Spies in the 1930s were constantly drunk and more like Johnny English than James Bond

1930s spies more like Johnny English than James Bond
Johnny English (Picture: Flickr)

‘A dry Martini, lemon peel, shaken not stirred,’ the secret agent ordered.

‘Sir, with the greatest respect, this will be your ninth drink and you’re struggling to stay upright,’ a barman replied.

‘I’m a spy for MI5 and the Soviets – I can handle it,’ the mole slurred, too drunk to realise he had blown his cover.

This may sound more Johnny English than James Bond – but if newly released files are to be believed, the British spies of yesteryear left a lot to be desired.

Two men hired to feed information to the KGB while MI5 agents in the 1930s were ‘constantly under the influence of alcohol’ and risked exposing their double identities, Soviet intelligence says.

A file in the Mitrokhin Archive says of Guy Burgess, one hapless mole: ‘Once on his way out of a pub, he managed to drop one of the files he had taken from the Foreign Office on the pavement.’

The sloshed secret agents were part of the Cambridge Five spy ring, which was crucial in helping Soviets access British intelligence during World War II.

Another mole fond of a tipple, Donald Duart Maclean, was described in a note as a man who – worryingly for a spy – was ‘not very good at keeping secrets’.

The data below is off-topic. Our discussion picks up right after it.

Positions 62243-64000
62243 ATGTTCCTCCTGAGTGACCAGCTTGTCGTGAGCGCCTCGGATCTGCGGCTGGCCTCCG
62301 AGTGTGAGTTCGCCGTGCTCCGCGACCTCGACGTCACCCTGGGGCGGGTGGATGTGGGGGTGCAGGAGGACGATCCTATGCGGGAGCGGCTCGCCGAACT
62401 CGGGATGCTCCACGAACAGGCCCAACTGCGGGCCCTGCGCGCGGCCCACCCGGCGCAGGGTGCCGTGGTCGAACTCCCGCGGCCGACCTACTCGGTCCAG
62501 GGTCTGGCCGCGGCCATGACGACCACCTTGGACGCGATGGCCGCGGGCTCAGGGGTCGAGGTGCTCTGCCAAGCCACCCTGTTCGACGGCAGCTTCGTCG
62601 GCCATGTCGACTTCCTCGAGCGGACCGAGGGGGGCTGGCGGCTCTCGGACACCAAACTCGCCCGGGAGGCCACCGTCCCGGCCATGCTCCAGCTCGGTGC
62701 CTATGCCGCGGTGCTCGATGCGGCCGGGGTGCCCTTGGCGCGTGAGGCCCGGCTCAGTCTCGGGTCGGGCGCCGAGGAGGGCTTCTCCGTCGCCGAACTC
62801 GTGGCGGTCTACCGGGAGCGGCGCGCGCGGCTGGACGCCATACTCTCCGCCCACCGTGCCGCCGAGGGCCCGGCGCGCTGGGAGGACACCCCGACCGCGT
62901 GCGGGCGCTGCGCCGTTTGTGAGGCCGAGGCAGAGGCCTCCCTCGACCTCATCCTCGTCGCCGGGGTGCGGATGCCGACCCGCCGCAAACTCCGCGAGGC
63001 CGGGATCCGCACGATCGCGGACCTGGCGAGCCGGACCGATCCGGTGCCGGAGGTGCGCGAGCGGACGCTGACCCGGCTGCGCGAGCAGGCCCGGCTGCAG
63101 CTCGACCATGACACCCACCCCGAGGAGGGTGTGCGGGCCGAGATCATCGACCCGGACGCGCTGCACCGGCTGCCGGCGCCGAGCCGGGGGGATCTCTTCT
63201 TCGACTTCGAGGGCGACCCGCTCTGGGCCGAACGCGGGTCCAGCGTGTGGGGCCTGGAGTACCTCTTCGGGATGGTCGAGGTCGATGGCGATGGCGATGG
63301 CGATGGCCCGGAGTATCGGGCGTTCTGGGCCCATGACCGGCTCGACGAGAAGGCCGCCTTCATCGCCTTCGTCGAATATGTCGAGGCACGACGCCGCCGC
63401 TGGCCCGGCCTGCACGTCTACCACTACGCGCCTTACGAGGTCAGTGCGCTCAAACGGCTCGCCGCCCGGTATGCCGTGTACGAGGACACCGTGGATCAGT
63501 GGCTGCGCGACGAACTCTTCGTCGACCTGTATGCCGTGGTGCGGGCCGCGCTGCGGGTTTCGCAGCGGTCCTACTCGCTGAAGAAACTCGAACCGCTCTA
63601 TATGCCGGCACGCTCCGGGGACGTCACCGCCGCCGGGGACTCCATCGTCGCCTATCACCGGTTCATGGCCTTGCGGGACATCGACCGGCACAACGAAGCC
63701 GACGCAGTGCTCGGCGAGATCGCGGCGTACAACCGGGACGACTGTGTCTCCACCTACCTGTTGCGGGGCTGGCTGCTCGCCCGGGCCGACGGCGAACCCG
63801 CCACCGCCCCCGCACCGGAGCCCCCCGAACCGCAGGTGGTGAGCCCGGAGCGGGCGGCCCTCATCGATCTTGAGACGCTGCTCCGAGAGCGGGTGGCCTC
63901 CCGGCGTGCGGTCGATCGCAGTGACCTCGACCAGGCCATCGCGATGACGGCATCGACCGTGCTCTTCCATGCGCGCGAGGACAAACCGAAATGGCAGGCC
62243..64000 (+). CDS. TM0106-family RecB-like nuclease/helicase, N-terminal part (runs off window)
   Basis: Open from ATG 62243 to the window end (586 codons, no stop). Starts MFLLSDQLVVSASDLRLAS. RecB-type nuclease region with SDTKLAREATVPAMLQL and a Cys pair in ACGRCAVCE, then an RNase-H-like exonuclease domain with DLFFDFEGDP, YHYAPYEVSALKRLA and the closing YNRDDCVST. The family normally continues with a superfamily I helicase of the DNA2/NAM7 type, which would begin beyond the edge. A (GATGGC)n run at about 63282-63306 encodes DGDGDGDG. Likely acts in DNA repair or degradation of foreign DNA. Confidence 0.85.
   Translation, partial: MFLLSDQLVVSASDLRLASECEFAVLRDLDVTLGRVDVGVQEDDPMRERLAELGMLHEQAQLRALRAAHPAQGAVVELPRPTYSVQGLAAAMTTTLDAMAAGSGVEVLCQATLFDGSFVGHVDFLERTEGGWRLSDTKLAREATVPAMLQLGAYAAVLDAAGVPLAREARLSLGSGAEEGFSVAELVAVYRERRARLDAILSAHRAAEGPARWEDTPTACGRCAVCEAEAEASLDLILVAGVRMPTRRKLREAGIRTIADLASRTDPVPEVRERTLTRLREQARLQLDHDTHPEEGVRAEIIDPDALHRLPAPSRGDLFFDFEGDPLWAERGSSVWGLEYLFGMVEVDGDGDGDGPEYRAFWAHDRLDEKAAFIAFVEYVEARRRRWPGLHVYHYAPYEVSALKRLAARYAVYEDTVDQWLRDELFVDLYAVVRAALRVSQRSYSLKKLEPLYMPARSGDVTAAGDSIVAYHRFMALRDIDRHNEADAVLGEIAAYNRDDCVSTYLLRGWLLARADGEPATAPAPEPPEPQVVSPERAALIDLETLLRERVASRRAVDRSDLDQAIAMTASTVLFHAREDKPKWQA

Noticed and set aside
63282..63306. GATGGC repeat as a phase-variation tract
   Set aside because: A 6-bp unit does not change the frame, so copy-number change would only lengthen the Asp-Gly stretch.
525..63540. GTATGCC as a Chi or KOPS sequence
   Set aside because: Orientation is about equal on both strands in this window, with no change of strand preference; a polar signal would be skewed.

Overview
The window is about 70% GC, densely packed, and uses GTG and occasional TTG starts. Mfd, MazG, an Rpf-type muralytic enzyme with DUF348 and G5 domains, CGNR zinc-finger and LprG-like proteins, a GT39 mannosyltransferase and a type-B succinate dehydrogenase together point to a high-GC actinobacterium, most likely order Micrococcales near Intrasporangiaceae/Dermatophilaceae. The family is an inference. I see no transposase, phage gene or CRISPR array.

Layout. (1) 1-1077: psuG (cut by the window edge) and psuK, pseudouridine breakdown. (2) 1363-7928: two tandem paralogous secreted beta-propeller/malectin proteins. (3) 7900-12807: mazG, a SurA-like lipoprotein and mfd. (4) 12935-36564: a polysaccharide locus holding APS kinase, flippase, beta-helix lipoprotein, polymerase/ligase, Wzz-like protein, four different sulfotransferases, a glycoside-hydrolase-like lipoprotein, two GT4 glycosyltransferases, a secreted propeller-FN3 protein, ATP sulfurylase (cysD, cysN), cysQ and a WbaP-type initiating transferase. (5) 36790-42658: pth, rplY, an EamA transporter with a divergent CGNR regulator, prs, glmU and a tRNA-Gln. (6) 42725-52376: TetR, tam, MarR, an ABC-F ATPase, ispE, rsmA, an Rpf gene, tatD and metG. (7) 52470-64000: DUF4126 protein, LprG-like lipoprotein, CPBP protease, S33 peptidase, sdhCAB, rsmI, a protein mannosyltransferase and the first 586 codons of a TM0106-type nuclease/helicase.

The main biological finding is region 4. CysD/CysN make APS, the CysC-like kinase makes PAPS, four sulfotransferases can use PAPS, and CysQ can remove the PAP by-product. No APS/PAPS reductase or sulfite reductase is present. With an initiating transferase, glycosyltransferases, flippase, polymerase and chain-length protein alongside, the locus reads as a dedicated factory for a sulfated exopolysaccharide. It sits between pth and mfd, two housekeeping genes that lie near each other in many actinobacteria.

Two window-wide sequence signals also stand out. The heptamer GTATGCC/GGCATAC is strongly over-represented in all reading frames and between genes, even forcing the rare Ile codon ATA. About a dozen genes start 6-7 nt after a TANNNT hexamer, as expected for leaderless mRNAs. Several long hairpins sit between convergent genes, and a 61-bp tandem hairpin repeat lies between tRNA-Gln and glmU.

It was believed he told his brother and a lover about his work as a Soviet agent while he was worse for wear.

The files were collected by Maj Vasili Mitrokhin, who smuggled information out of the Soviet Union before he defected here in 1992. It lists the names of 200 Britons who spied for the state.

From today, the Soviet intelligence he acquired becomes available to visitors in Cambridge’s Churchill Archive Centre. His 19 boxes of files reveal how one double agent, Kim Philby, was the head of the Secret Intelligence Service’s anti-Soviet division during the leaks – which left him plotting against the group he was also spying for.

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Source: metro.co.uk

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